‘Justice’ was ranked by the public as important as either ‘health’ or ‘education’, according to new research. According to a survey commissioned by the Law Society, Bar Society and the Chartered Institute for Legal Executives as part of Justice Week, a new initiative aimed at increasing the profile of justice and the rule of law.
The survey of more than 2,000 people found that more than three quarters (78%) of the respondents agreed with the statement ‘Justice is just as important as health or education’. However, only a fifth % felt that there was adequate funding for those who require legal advice.
According the Law Society, the survey results indicate that ‘policies to slash Ministry of Justice and legal aid budgets’, not least the LASPO (Legal Aid Sentencing and Punishment of Offenders Act 2012) cuts which removed public funding for most areas of social welfare law and family, were ‘out of step with public opinion’.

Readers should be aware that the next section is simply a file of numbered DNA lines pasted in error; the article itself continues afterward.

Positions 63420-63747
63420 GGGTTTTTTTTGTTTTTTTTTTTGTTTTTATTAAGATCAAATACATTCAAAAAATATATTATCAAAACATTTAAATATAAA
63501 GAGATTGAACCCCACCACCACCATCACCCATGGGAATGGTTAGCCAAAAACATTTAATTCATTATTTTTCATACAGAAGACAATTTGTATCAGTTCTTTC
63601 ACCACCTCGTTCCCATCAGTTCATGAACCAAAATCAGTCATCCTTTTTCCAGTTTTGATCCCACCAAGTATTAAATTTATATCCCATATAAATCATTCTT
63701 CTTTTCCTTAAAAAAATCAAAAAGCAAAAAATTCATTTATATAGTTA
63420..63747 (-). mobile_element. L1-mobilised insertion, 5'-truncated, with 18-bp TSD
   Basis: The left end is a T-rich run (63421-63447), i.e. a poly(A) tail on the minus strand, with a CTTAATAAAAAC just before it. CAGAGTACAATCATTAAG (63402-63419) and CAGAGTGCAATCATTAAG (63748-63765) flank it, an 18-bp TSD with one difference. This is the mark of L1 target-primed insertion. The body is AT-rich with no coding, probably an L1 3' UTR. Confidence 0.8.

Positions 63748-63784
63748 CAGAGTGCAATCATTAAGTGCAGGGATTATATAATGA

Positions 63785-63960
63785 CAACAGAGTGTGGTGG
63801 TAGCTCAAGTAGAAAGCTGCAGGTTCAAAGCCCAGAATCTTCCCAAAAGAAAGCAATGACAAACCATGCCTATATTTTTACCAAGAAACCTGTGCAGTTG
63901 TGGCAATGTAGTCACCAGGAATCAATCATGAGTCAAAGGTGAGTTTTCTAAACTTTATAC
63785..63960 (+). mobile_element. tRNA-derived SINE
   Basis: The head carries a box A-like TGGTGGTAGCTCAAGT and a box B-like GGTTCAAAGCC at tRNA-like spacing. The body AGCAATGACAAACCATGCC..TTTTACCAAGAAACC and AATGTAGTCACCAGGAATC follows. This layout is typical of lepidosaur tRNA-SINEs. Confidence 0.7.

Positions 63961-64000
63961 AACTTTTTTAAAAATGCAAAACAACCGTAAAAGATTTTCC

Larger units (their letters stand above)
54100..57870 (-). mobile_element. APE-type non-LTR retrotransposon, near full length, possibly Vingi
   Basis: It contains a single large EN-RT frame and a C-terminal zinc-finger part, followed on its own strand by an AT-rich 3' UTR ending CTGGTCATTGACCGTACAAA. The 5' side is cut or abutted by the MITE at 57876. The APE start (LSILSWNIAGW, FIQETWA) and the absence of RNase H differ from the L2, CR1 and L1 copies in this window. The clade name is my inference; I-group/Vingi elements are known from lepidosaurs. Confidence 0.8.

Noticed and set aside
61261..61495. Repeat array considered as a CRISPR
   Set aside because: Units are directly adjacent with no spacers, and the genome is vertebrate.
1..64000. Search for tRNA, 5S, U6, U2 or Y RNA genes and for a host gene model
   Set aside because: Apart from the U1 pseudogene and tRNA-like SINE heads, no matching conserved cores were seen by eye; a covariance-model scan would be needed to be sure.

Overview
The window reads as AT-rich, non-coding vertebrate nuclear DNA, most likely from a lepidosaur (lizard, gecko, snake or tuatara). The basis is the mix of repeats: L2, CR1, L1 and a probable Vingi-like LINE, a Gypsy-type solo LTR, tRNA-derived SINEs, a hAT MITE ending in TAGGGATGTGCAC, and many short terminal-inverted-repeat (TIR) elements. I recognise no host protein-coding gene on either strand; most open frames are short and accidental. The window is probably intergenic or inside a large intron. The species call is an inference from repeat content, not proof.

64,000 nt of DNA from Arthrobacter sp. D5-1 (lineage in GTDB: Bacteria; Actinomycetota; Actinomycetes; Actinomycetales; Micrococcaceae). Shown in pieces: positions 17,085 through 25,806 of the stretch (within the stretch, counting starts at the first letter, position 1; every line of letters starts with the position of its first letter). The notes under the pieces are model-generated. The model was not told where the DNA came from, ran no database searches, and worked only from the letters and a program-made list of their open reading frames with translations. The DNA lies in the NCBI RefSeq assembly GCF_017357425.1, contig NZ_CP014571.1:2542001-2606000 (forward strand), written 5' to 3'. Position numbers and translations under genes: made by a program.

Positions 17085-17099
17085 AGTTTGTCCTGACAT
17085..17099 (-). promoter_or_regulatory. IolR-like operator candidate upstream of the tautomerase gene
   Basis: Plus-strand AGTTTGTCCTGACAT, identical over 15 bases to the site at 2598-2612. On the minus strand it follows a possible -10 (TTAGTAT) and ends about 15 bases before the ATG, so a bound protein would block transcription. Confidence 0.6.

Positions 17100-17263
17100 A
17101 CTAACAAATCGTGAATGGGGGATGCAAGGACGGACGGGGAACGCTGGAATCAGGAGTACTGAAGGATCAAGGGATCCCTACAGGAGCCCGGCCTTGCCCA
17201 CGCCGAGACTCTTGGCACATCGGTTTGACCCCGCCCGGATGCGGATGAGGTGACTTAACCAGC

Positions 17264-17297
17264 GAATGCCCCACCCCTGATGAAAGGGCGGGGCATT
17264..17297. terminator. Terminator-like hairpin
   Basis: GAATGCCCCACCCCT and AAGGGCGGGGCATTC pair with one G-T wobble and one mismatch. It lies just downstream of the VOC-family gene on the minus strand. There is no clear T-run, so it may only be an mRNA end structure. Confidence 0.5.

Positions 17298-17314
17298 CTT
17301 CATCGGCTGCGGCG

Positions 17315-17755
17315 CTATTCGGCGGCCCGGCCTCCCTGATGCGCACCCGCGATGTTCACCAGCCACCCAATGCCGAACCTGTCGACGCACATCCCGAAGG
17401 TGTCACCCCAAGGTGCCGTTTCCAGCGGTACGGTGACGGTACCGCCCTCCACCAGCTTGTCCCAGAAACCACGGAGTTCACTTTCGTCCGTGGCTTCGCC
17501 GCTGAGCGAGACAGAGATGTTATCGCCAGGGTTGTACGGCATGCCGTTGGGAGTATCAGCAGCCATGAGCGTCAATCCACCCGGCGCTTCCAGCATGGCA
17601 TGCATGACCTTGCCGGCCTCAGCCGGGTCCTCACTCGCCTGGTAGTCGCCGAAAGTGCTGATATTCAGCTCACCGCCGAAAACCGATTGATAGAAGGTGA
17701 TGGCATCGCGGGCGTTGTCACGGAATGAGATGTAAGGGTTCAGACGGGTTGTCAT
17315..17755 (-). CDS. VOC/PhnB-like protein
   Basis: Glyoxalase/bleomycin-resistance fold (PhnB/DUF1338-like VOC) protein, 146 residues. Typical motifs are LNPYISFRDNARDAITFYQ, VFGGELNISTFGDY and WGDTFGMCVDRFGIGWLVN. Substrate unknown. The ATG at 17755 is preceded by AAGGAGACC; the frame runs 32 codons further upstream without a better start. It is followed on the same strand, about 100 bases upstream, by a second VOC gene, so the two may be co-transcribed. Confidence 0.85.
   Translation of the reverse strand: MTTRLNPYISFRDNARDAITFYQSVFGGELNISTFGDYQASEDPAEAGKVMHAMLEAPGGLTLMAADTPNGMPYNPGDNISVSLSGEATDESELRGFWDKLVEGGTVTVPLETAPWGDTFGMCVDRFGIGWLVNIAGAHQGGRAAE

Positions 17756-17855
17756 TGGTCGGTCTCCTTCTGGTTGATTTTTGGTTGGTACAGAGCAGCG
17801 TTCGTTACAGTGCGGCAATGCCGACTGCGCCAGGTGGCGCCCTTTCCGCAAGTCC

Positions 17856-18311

The survey also identified a common perception that the current judicial system is more favourable to the wealthy. More than six out of 10 respondents agreed that it was more likely people on low incomes would be convicted of crimes than wealthy people. The president of Chartered Institute for Legal Executives, Philip Sherwood, commented that whilst these findings are not altogether surprising, such perceptions were ‘extremely dangerous and undermines the rule of law’.
Only a small minority of respondents (13%) supported the notion that the state should not pay people’s legal expenses if they are accused of an offence that could lead to jail time. More than half of respondents said that they would not feel comfortable dealing with a range of legal issues without a lawyer. ‘We do not leave the ill to treat themselves, so nor should we expect people to deal with legal problems and disputes without expert legal help if they cannot afford it,’ said the chair of the Bar Council, Andrew Walker.
Justice Week starts today. More here.